The 2009 MAAC Coach of the Year is the third winningest coach, by percentage, in league history (68-22, .756). He is the only coach to guide a MAAC program to two NCAA Tournament wins.

Prior to Siena, McCaffery was the head coach at UNC-Greensboro for six seasons (1999-05), posting a 90-87 (.508) record. He was an assistant coach at Notre Dame for 11 years (1988-99) before starting his head coaching career at Lehigh (1985-88), where he was 49-40 (.551). At 26, McCaffery was the nation’s youngest Division I head coach when hired by Lehigh in 1985.

Eric May and Cully Payne were named to the Big Ten All-Freshman team by Sporting News. May and Payne join Illinois’ D.J. Richardson, Indiana’s Christian Watford and Northwestern’s Drew Crawford on the team.

May (6-5, 225) started 23 of the last 25 games, including the last 20. The native of Dubuque, IA, ranked first amongst his Big Ten classmates in steals (19), blocks (17) and minutes (34.2), second in rebounding (4.6) and fourth in scoring (9.2), in conference games only. May, who was also recognized on the Big Ten Conference’s all-freshman team, was Iowa’s third leading scorer and led the team in blocks and steals in 18 Big Ten games. In all games, May ranked third in 3-pointers made (41). The 41 triples rank fourth-best by an Iowa freshman in a single season.

Payne (6-1, 190) started all 32 games, directing the Hawkeye offense. He was the only starting freshman point guard in the league in 2009-10. Payne ranked sixth in Big Ten assists (3.8), the most of any league freshman. He amassed 122 assists, which are the third most in a single-season by a Hawkeye rookie. The native of Schaumburg, IL, is Iowa’s first lefty point guard since Dean Oliver. He averaged 8.7 points and three rebounds to go along with his 3.8 assists. Payne, who was named to the CBE Classic all-tournament team in November, averaged 4.4 assists the last eight contests.

? Matt Gatens scored in double figures a team-best 20 times, followed by Aaron Fuller (14) and Eric May (10). Gatens has netted 10 points or more 41 times in his career. Furthermore, Gatens poured in 20 points or more six times in 2009-10.
? Aaron Fuller grabbed double-digit rebounds six times and in each of those contests he also scored in double figures to give him six double-doubles.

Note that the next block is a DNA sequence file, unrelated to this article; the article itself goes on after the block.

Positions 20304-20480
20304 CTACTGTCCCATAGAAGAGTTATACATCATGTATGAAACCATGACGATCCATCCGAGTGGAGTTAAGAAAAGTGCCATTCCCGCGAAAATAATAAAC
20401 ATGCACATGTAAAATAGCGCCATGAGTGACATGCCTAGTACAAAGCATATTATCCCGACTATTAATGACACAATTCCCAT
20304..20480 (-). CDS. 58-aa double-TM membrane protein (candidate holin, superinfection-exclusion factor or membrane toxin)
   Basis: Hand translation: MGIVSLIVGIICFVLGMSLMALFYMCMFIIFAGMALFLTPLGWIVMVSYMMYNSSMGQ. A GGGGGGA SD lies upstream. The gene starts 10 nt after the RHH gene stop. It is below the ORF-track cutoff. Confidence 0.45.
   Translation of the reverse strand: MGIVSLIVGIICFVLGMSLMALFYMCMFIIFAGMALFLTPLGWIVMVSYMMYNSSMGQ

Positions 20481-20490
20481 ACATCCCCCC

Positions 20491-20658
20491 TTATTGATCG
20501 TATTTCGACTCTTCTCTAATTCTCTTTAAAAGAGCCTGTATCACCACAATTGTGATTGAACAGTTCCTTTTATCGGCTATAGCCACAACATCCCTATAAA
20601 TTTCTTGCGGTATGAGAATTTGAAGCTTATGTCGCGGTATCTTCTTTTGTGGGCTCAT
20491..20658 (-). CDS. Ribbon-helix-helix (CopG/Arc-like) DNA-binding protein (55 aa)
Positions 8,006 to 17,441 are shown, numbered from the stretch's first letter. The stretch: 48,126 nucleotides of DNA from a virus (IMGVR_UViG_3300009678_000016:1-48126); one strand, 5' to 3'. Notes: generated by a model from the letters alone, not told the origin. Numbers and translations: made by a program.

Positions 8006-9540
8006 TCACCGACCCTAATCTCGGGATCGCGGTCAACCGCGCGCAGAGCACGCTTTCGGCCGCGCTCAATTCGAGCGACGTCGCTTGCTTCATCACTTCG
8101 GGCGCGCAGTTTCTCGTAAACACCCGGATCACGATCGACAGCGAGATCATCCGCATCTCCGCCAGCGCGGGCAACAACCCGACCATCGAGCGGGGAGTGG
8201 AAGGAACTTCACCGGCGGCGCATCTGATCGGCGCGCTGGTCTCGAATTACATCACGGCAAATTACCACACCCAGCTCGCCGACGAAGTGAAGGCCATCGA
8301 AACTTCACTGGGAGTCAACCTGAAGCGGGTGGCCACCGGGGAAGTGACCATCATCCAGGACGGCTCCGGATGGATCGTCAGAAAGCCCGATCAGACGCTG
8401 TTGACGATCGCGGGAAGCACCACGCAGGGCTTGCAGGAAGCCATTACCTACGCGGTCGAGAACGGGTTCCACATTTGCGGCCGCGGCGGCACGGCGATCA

? Cully Payne averaged 4.4 assists in Iowa’s last eight contests, dishing out six each against Northwestern and Purdue and a career-best seven vs. Michigan and at Minnesota.
? Iowa was 9-2 when leading at the half, 1-18 when trailing and 0-2 when tied at halftime. Additionally, the Hawkeyes were 10-5 when recording more assists and 9-2 when having a higher field goal percentage than their opponents.
? Iowa was 6-3 when scoring 70 points or more, while it was 0-10 when allowing over 70 points.
? Iowa was 9-5 when it attempted more free throws than its opponent, while the Hawkeyes were 0-16 when the opposition visited the charity stripe more.
? Eighty-two percent of Iowa’s offense was generated by underclassmen (1,580 of 1,937 points). The Hawkeyes had only one senior (Devan Bawinkel) and one junior (Jarryd Cole) that saw time on the court. Junior transfer Devon Archie was sidelined with an injury and redshirted.
? Iowa ranked 20th in the nation in fewest fouls per contest (15.8) and 54th in 3-pointers made (7.5).

Sophomores Aaron Fuller and Matt Gatens and freshman Eric May earned Big Ten postseason accolades.

Fuller (6-6, 230) and Gatens (6-5, 225) were both named honorable mention all-Big Ten by the league coaches. May (6-5, 225) was named to the league’s five-member all-freshman team, which is selected by the conference coaches.

Fuller played in 29 games with 21 starts, including starting all 18 Big Ten contests. He was slowed by an ankle injury early in the 2009-10 campaign, but regained his form once conference play began in December. Fuller was Iowa’s leading scorer (12.3 ppg) and rebounder (7.6 rpg) during league play. The native of Mesa, AZ, ranked first in Big Ten offensive rebounding (3.4) and fifth in rebounding (7.6). Fuller ranks third in the nation in rebounding improvement (+4.3) from non-conference to play to league play.

Gatens, who led Iowa with four 20-point games in 2009-10, is one of three Hawkeyes to start all 31 games. The Iowa City native was Iowa’s leading overall scorer (12.4), 3-point (58-of-172) and free throw (83-of-100) shooter. He also ranks second in team assists (101) and steals (27). Gatens ranks third in Big Ten minutes played (36.7) and free throw percentage (.830), ninth in 3-pointers (1.9), and 12th in assists (3.3) and assist/turnover ratio (1.2).